Within the control loop, a certain current balance is achieved such that the current forced by the respective bias current generator of the output transistor that delivers the charge current of the output node is counterbalanced, at least partially, by the current that is a function of the active charge current which is fed to the base of the transistor through the current mirror of the feedback circuit. Accordingly the output node gradually charges itself toward the supply voltage.

An auxiliary current generator may be employed for ensuring a complete charge of the external soft-start capacitor which, at start-up, the output node of the amplifier stabilizes at a certain level imposed by the regulating chain including the amplifier. In any case, upon reaching a fully charged state by the external soft-start capacitor, the charge diode which is part of the first current mirror cuts itself off, thus isolating the control soft-start circuit from the functional circuit of the amplifier.

Unfortunately, the circuitry required for the soft-start function as disclosed in U.S. Pat. No. 5,532,645 and based upon driving from the output of the amplifier may be relatively complicated. In the past and as disclosed in the patent, it was also thought that attempting to provide the soft-start feature on an internal driving node of the amplifier would present severe difficulties, since only a few millivolts may be sufficient to completely unbalance an amplifier.

SUMMARY OF THE INVENTION

In view of the foregoing background, it is therefore an object of the present invention to provide a DC-to-DC converter and associated amplifier circuit that provides a soft-start function reliably and without complicated capacitor charging circuitry associated with an output of the amplifier.

This and other objects, advantages and features in accordance with the present invention are provided by a DC-to-DC converter comprising an error amplifier, and ramp generator means for generating a ramp signal at the first input of the error amplifier independent of the output of the error amplifier and so that the output of the error amplifier ramps up at a relatively slow rate to avoid overshoot of the desired output voltage of the converter during the start-up phase of the converter. The converter also preferably includes ramp disable means for disabling the ramp signal upon reaching a value corresponding to the normal operating phase of the converter. In other words, the invention is directed to an amplifier circuit having a start-up phase and a normal operating phase, and wherein the amplifier circuit ramp generator generates a ramp signal at the input of the amplifier independent of the output of the amplifier and so that the output of the amplifier ramps up at a relatively slow rate during the start-up phase. The DC-to-DC converter preferably also comprises at least one power switch and pulse width modulation (PWM) control means cooperating with the power switch to provide a desired output voltage of the converter.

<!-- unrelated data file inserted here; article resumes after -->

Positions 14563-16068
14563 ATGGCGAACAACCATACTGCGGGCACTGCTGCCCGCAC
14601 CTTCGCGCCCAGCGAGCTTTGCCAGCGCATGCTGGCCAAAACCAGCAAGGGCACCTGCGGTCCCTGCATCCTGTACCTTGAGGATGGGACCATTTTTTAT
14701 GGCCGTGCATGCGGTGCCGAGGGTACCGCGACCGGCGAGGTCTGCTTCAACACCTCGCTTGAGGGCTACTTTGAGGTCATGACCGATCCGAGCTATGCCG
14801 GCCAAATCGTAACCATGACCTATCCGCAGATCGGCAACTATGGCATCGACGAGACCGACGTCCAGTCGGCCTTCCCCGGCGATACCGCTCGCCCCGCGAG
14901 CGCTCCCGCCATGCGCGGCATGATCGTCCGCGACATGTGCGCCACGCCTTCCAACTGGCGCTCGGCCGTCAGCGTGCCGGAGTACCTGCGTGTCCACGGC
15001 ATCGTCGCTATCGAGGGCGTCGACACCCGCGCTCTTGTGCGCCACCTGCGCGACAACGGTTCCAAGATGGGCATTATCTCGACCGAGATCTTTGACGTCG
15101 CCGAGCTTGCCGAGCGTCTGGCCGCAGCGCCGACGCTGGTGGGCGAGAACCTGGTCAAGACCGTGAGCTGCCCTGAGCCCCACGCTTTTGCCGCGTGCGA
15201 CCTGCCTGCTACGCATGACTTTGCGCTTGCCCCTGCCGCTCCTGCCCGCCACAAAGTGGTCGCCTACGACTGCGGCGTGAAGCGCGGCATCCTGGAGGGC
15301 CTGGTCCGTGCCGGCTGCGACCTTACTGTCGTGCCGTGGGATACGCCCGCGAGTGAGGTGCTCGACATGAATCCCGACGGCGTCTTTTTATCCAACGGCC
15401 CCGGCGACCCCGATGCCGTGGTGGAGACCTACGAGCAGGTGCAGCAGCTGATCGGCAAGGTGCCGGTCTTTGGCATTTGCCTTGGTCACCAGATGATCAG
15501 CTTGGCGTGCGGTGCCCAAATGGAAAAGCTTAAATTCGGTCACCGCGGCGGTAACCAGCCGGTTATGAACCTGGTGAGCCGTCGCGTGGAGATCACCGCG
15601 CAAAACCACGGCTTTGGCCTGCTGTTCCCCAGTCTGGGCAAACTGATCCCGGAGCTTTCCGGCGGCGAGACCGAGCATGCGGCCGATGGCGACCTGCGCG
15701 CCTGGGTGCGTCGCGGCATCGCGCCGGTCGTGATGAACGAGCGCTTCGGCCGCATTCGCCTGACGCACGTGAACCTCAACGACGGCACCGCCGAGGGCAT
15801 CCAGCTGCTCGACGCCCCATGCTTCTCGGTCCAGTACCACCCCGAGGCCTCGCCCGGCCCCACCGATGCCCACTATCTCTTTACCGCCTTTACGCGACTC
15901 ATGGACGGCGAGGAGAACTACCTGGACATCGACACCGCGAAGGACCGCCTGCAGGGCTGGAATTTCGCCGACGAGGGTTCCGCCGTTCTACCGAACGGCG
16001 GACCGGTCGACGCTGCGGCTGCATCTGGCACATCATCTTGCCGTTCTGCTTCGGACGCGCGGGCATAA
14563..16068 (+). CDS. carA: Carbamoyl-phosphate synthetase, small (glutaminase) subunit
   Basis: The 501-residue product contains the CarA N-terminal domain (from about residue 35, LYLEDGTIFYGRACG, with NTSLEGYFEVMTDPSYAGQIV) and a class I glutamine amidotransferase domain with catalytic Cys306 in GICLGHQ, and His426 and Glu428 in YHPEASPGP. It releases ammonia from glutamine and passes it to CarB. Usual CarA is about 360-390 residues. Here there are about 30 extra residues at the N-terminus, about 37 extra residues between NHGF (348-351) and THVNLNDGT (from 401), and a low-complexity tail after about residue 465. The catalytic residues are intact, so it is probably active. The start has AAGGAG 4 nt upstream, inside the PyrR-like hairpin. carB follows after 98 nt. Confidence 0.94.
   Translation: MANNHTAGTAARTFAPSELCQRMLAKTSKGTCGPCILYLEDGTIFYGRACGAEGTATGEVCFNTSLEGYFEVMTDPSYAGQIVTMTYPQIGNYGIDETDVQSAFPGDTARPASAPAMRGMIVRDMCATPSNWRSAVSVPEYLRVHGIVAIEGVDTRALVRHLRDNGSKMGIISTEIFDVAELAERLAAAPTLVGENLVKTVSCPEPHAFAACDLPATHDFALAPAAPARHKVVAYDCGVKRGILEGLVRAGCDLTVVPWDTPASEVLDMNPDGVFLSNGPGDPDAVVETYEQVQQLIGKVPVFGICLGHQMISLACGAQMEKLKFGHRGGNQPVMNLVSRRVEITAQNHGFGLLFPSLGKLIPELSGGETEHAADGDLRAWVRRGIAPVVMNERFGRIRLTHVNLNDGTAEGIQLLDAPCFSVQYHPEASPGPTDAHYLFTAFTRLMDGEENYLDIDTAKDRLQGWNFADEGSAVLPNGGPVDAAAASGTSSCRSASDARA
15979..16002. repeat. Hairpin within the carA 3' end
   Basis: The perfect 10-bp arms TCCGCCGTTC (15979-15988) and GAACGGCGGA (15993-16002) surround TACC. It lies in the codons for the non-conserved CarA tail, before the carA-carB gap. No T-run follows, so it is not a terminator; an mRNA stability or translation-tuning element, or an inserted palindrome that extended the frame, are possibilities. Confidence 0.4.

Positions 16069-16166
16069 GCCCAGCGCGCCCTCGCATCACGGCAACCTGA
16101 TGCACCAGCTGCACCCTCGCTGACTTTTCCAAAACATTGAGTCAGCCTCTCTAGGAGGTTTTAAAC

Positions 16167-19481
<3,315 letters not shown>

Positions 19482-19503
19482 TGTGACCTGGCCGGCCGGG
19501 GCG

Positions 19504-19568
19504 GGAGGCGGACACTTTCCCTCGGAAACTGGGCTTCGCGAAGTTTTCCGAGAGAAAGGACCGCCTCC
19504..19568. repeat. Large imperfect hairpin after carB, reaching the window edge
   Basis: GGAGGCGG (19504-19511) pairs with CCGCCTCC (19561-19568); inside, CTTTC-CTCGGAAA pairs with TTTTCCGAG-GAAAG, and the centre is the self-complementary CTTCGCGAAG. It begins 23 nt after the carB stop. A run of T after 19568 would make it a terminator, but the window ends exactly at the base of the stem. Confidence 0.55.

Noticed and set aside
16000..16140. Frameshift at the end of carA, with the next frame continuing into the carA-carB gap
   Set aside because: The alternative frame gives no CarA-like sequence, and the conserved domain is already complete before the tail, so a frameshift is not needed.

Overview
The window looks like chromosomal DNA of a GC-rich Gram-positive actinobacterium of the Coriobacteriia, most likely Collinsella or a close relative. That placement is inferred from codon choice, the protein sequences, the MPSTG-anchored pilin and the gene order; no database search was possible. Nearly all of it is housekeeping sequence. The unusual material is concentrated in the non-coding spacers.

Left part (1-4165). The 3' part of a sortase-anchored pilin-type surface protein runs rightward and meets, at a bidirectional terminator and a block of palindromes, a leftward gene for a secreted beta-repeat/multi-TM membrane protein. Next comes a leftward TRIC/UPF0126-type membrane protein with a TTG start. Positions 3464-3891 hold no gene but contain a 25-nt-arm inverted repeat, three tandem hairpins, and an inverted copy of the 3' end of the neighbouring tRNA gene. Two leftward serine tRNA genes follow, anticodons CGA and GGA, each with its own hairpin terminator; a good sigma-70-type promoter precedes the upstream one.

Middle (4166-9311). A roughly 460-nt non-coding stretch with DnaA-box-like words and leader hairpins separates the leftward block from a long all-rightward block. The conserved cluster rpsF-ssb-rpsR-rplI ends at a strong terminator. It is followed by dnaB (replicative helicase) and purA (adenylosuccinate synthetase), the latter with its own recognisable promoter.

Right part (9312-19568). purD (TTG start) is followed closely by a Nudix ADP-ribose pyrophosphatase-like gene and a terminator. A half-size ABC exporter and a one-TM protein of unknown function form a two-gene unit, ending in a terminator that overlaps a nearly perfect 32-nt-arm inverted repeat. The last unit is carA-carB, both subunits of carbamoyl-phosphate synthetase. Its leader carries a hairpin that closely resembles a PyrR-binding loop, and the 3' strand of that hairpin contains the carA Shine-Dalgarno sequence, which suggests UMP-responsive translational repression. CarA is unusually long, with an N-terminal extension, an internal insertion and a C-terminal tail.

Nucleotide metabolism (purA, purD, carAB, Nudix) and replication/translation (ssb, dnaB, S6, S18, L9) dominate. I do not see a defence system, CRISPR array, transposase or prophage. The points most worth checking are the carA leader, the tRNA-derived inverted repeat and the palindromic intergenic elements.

The ramp generator means in one embodiment may be provided by a current source and an external capacitor connected thereto. In another embodiment, the ramp generator means may be provided by a switched capacitor filter.